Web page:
An employment agreement is a contract between an employer and employee that outlines the terms and conditions of the working relationship.
An employment agreement is also referred to as an employment contract, contract of employment, job contract, or employee contract.
The agreement is typically acknowledged and signed by the employer and employee after a new hire accepts their job offer. An employment agreement can be applied to part-time or full-time employees in both small businesses and enterprises.
What’s the purpose of an employment agreement?
The purpose of an employment agreement is to solidify a working relationship between employee and employer by defining the responsibilities and obligations of both parties. By using this type of contract, employers can improve the employee experience and mitigate legal risks.
- Provide new employees with a clear understanding of their position and job responsibilities
- Offer stronger job security to employees by protecting their employment status with a legally binding contract
- Streamline dispute resolution by using the agreement as a source of truth to resolve workplace issues and avoid the rise in workplace arbitration cases. For example, if there’s a dispute over the amount of paid time off an employee is entitled to, either party can refer to the agreement for clarification
- Protect the company’s confidential information, rights to contract termination, and more
What does an employment agreement contain?
In every agreement, the terms of employment should be tailored to the company, the employee’s job responsibilities, and the local employment laws. A member of the human resources team will typically create the employment agreement and include the following information:
- ID: Employee’s full name and address
- Role requirements: Job title and job duties
- Employment duration: Contract start date and end date (if contracted), and probationary period (usually 90 days)
- Compensation: Pay rate (hourly or annual salary), bonus structure, stock options, and pay dates
- Employee benefits: Such as health insurance, paid vacation time, retirement plans, dental insurance, life insurance, or disability insurance
- Performance review cycle: Outline when performance reviews are held, what will be discussed, and what rights employees have during the review process
- Termination clause: Defines how and why the employer can terminate the employee agreement, as well as the required notice period if the employee resigns. It also includes the best practices for returning company-owned equipment
- At-will employment clause: This clause states that the employer can terminate an employee agreement for any reason without warning, as long as the rationale is legal, and employees can resign for any reason without warning, as long as the rationale is legal. At-will employment is not legal in all countries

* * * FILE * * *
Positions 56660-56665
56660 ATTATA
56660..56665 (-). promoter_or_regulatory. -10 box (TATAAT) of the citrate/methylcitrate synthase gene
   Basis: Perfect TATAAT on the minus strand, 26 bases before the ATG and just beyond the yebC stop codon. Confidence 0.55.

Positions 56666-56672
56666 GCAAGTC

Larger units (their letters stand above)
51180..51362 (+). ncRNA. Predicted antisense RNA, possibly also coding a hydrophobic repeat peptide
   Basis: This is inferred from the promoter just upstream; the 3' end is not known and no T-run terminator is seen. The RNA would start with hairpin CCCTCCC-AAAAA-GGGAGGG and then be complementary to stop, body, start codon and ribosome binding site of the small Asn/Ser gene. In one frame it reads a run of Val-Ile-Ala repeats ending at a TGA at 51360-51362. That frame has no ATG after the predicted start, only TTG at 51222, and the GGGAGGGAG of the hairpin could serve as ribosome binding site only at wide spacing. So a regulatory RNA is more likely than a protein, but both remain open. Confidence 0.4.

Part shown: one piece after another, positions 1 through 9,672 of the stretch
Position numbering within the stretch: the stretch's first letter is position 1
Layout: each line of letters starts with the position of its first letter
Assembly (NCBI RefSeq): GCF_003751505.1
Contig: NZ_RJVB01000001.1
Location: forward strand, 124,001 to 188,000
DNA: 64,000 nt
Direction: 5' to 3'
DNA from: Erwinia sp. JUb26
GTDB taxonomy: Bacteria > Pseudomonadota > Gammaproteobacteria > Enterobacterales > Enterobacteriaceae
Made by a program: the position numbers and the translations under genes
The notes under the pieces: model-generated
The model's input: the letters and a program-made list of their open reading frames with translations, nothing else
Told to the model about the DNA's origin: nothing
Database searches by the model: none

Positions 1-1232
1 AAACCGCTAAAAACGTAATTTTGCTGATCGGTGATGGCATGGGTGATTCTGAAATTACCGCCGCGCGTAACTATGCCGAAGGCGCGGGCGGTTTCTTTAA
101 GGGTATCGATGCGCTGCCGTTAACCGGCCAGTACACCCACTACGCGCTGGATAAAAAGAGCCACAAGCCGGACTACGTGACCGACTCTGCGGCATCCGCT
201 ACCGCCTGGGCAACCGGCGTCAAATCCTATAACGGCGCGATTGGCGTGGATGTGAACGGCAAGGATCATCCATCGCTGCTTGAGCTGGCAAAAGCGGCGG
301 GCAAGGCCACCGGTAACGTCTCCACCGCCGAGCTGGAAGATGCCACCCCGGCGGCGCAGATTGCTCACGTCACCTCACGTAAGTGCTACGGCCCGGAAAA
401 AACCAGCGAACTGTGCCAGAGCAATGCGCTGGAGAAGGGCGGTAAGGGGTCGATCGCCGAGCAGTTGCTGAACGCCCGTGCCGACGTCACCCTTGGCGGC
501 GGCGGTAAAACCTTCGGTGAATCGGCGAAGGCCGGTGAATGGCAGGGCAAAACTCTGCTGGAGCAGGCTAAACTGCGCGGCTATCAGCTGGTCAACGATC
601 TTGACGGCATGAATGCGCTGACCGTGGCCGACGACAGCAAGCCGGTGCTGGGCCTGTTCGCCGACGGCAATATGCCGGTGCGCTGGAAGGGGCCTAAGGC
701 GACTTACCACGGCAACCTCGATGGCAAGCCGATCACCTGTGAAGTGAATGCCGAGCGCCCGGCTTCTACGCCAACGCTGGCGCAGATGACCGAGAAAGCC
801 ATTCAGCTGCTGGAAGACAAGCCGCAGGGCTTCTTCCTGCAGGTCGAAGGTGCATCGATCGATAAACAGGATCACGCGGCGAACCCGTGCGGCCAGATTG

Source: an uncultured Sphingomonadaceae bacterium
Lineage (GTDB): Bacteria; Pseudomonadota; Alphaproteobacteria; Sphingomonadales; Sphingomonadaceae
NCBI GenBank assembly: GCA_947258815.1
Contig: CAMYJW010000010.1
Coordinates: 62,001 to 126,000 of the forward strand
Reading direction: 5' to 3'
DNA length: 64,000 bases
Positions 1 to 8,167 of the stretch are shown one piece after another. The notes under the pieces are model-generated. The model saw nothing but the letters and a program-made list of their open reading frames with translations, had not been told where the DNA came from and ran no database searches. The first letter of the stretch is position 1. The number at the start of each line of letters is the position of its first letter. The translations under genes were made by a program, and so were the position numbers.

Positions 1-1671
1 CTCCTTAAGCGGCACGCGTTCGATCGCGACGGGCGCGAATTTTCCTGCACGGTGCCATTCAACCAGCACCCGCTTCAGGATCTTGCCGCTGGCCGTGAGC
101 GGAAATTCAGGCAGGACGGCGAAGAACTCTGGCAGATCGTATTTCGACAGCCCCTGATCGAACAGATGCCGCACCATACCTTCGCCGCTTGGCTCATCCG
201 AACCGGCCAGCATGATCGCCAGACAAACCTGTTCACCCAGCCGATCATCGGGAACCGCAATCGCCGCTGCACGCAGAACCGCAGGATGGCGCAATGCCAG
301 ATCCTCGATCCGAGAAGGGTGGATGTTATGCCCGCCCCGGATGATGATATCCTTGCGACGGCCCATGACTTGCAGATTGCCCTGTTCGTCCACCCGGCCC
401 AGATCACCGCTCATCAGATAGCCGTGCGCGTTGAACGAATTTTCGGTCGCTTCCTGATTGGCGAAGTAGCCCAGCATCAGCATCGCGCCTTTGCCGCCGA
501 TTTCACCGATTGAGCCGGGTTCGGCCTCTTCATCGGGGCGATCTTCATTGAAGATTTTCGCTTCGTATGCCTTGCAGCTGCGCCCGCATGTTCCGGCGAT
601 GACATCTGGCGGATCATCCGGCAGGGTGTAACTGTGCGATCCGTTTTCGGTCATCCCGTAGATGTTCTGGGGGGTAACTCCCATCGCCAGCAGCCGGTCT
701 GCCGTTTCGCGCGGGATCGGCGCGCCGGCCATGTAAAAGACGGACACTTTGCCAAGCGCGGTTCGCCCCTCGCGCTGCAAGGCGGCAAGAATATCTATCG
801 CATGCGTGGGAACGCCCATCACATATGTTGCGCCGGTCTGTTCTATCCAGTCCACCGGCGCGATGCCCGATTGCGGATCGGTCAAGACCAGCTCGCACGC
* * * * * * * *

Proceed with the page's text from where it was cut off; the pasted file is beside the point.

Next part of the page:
- Confidentiality agreement or non-disclosure agreement: Restricts employees from sharing confidential information, trade secrets, and intellectual property learned during their employment with unauthorized individuals
- Non-compete agreement: Employees agree not to work for a direct competitor during their employment or for a specific amount of time (typically one year) after they are terminated or resign
- Non-solicitation clause: Prohibits employees from soliciting clients or workers from the company during their employment or after the employee has been terminated or resigns. Applicable for a defined period of time (typically one year)
- Other employment terms as required for the role, company, or country
Types of employment agreements
Different types of employment contracts offer varying degrees of clarity, formality, and legal enforceability. The three most common are written contracts, implied contracts, and oral contracts.
Written employment contract
Written agreements are typically the most thorough type of employment contract as they list out the rights, rules, and obligations of both parties. These agreements can be created and signed digitally or in print form.
An employee can enter into an implied contract—or implied agreement—when they receive documentation related to their role that the employer expects them to abide by. For example, if an employer shares their company policy or employee handbook with a new hire, it’s implied the new hire will follow the rules and regulations within those documents, though they may not formally acknowledge or sign the documents.
An oral employment contract is a verbal agreement between an employer and employee. This type of employment agreement tends to be broad and includes basic information such as the pay rate, start date, and scope of work. Oral contracts are not formally filed and therefore difficult to enforce.
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